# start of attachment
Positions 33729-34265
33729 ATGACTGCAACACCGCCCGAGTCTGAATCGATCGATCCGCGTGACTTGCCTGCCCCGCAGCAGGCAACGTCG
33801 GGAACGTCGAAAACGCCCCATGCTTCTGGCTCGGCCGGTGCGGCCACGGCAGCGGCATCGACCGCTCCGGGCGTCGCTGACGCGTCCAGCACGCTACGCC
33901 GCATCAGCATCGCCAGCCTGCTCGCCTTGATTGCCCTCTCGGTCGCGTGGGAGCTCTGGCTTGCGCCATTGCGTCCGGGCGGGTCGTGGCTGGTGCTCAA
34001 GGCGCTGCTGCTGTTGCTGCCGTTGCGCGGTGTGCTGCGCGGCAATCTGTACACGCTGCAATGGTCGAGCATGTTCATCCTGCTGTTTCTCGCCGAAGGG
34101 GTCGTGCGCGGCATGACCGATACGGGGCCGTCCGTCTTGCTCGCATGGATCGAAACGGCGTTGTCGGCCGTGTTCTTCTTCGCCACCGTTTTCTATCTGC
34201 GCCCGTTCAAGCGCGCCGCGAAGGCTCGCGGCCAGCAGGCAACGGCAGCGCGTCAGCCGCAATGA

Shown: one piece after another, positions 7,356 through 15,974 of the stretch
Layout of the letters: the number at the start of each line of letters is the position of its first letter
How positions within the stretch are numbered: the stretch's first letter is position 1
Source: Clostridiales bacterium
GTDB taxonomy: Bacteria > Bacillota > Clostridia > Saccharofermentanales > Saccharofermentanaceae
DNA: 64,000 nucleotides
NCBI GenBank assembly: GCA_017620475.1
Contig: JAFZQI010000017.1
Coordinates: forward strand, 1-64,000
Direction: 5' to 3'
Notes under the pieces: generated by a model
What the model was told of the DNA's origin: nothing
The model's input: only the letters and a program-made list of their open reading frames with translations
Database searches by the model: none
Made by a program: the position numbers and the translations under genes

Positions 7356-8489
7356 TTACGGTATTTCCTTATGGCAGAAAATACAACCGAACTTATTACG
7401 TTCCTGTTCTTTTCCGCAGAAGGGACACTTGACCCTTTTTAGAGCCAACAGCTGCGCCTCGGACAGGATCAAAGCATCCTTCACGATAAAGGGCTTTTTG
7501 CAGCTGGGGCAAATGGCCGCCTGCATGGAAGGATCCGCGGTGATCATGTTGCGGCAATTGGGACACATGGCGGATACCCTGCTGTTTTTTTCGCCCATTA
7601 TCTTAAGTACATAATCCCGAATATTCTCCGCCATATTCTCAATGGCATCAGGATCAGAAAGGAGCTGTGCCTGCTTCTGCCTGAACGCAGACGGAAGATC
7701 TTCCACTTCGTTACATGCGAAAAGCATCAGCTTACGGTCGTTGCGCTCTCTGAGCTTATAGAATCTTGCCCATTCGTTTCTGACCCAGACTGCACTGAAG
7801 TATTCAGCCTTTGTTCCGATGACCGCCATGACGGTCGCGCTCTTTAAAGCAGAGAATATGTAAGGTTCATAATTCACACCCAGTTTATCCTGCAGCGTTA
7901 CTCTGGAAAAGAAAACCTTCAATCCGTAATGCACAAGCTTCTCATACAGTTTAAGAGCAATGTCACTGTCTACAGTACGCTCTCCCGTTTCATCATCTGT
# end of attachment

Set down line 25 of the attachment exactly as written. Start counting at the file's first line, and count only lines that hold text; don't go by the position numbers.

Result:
7401 TTCCTGTTCTTTTCCGCAGAAGGGACACTTGACCCTTTTTAGAGCCAACAGCTGCGCCTCGGACAGGATCAAAGCATCCTTCACGATAAAGGGCTTTTTG